207 F2d 25 Bruzaud v. Matthews
207 F.2d 25
United States Court of Appeals District of Columbia Circuit.
Argued June 26, 1953.
Decided July 16, 1953.
Mr. Edward J. Skeens, Washington, D. C., with whom Mr. Louis S. Papa, Washington, D. C., was on the brief, for appellant.
Mr. Lewis A. Carroll, Asst. U. S. Atty., Washington, D. C., with whom Messrs. Leo A. Rover, U. S. Atty., and William J. Peck, Edward O. Fennell and William B. Bryant, Asst. U. S. Attys., Washington, D. C., were on the brief, for appellee.
Mr. William R. Glendon, Asst. U. S. Atty., Washington, D. C., at the time record was filed, also entered an appearance for appellee.
Before WILBUR K. MILLER, FAHY and WASHINGTON, Circuit Judges.
WILBUR K. MILLER, Circuit Judge.
A requisition issued October 16, 1952, by the Governor of Pennsylvania, demanding the extradition of Lex Bruzaud to answer a charge of fraudulent conversion, was honored by the Chief Judge of the United States District Court for the District of Columbia.1 To test the validity of the extradition order, Bruzaud sued out a writ of habeas corpus which, after a hearing, was discharged by the District Court. This appeal followed.
Under 18 U.S.C. § 3182, a statute which implements the Constitutional provision concerning interstate extradition, Article IV, § 2, the governor of the asylum state has for decision the legal question whether the demanded person has been substantially charged with a crime and the factual question whether he is a fugitive from justice. Munsey v. Clough, 1905, 196 U.S. 364, 372, 25 S.Ct. 282, 49 L.Ed. 515; Fowler v. Ross, 1952, 90 U.S.App.D.C. 305, 310, 196 F.2d 25, 30; Johnson v. Matthews, 1950, 86 U.S.App.D.C. 376, 378, 182 F.2d 677, 679. If he resolves those questions against the prisoner, the chief executive is required by the statute to order extradition. On habeas corpus review of his order in a court of the asylum state, the inquiry is limited to the same two questions.
Appellant insists there is no valid charge pending against him in the demanding state. We observe, however, attached to the requisition and certified by the Governor as authentic, a copy of an indictment found September 2, 1952, by a grand jury in Allegheny County, Pennsylvania, charging Lex Bruzaud with committing the crime of fraudulent conversion in that county July 8, 1952; and we note that at the habeas corpus hearing, the complaining witness identified appellant as the person so accused and was not contradicted. Thus the indictment, which is not criticized as to form, substantially charges the appellant with committing crime in the demanding state.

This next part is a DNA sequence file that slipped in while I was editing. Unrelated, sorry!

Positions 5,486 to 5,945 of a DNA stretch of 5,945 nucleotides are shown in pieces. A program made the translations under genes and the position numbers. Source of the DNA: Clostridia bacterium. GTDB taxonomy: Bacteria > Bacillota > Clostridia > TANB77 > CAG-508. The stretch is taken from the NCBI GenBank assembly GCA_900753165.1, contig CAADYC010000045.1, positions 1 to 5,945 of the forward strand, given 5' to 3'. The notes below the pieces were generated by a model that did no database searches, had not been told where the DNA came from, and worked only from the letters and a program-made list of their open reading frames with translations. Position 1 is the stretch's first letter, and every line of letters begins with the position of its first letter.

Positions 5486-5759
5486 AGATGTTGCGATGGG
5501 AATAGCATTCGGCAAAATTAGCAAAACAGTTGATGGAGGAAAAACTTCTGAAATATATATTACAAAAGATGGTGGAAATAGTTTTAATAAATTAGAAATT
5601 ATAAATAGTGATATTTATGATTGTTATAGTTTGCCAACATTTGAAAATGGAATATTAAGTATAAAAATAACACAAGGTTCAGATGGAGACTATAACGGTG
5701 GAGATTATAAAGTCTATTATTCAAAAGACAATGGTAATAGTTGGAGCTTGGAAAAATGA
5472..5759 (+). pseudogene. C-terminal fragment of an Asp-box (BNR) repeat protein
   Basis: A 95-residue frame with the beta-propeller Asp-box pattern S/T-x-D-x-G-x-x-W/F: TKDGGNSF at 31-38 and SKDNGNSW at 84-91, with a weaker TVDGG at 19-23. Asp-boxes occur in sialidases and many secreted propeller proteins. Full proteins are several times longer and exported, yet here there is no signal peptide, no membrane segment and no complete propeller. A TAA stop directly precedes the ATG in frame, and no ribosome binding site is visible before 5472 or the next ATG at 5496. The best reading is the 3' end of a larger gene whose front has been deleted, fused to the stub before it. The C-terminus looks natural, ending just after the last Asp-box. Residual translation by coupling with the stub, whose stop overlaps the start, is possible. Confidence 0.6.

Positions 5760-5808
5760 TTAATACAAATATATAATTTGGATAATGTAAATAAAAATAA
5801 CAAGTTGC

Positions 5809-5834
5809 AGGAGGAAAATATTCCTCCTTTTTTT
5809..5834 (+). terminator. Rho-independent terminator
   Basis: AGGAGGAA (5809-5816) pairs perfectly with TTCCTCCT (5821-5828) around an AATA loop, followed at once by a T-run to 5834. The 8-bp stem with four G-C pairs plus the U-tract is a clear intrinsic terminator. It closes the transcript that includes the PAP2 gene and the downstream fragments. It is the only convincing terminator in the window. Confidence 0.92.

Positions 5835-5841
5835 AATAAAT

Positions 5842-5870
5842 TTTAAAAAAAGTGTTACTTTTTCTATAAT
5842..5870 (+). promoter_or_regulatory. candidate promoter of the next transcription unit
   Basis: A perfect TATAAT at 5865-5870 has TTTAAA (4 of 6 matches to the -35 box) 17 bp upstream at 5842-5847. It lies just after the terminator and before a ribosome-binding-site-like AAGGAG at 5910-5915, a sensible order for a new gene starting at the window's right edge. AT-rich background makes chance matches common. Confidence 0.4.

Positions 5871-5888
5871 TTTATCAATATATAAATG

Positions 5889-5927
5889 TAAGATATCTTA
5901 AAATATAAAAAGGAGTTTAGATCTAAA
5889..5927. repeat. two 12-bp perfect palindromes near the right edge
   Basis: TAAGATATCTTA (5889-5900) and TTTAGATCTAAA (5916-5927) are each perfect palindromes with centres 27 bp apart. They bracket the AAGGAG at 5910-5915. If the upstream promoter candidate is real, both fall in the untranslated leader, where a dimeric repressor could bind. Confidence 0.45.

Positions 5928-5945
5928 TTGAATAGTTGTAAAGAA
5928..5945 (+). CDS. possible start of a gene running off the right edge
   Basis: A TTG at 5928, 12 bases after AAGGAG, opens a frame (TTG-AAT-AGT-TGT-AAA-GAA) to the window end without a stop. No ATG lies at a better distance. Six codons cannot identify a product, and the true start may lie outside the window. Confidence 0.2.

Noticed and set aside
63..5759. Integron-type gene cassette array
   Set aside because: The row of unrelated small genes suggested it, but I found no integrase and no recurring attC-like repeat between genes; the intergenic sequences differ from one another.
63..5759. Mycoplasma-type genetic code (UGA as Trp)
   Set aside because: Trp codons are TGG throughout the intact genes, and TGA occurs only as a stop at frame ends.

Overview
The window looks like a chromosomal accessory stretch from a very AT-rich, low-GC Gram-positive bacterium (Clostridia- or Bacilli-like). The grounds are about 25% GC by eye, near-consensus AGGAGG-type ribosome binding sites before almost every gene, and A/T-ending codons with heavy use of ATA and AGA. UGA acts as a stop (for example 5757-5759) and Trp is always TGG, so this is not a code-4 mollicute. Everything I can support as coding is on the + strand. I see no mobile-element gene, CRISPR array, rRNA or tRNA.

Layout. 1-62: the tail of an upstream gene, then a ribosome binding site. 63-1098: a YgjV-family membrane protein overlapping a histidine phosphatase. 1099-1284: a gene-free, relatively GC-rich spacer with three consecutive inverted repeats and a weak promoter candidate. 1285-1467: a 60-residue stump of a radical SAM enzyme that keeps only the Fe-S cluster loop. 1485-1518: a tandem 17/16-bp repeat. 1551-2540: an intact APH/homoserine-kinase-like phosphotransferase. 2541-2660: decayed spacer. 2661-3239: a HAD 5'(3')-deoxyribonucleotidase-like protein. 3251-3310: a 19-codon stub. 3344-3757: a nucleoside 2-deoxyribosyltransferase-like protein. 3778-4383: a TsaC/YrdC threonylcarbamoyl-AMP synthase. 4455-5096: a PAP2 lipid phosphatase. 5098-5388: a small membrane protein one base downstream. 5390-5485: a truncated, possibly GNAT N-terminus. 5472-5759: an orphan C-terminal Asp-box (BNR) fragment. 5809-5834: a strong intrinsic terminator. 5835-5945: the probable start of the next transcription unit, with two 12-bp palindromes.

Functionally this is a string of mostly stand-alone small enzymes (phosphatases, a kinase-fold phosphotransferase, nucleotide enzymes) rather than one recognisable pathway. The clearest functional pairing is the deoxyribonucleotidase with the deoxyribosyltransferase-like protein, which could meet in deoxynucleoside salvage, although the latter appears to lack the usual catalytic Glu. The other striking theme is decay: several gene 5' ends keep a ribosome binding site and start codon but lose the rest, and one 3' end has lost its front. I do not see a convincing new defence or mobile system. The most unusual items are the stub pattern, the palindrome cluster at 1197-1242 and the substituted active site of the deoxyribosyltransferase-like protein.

It appears, however, that some time before the indictment was returned, the complaining witness went before a magistrate in Allegheny County and, for the purpose of obtaining a warrant for appellant's arrest, made an affidavit accusing him of fraudulent conversion committed July 8, 1952. A warrant issued by the magistrate was returned "Not found" and so no examining trial was ever held.
In addition to supporting his requisition with a copy of the indictment, the Governor attached also copies of the affidavit, the warrant of arrest, and a docket entry showing the return on the warrant. According to the copies, the jurat to the affidavit and the warrant were dated June 25, 1952, and the docket entry referred to the warrant as having been dated that day, which was nearly two weeks before July 8, the date the affiant alleged the crime was committed. Seizing upon this discrepancy in dates, and asserting crime cannot be charged in futuro, appellant contends the affidavit vitiates the warrant and the indictment. Thus, he reasons, there was and is no valid charge pending against him in Pennsylvania.
The alleged vitiation of the warrant of arrest is immaterial since the federal statute does not permit a requisition to be based upon a warrant. The act requires the demanding governor to produce a copy of an indictment or a copy of an accusatory affidavit, but it does not require both. Were requisition permitted only after indictment, the sometimes considerable delay in awaiting grand jury action might enable a fugitive to escape extradition. To obviate this delay was the obvious legislative purpose in permitting an affidavit to be used as support for a requisition. But, once an indictment has been returned, there is no necessity for basing a requisition upon a mere affidavit, and indeed we doubt the propriety of doing so.2 Since in this case an indictment had been returned and a copy of it was attached, no purpose was served by attaching also a copy of the earlier affidavit made by the complaining witness, and it should be regarded as mere surplusage, as far as the requisition is concerned.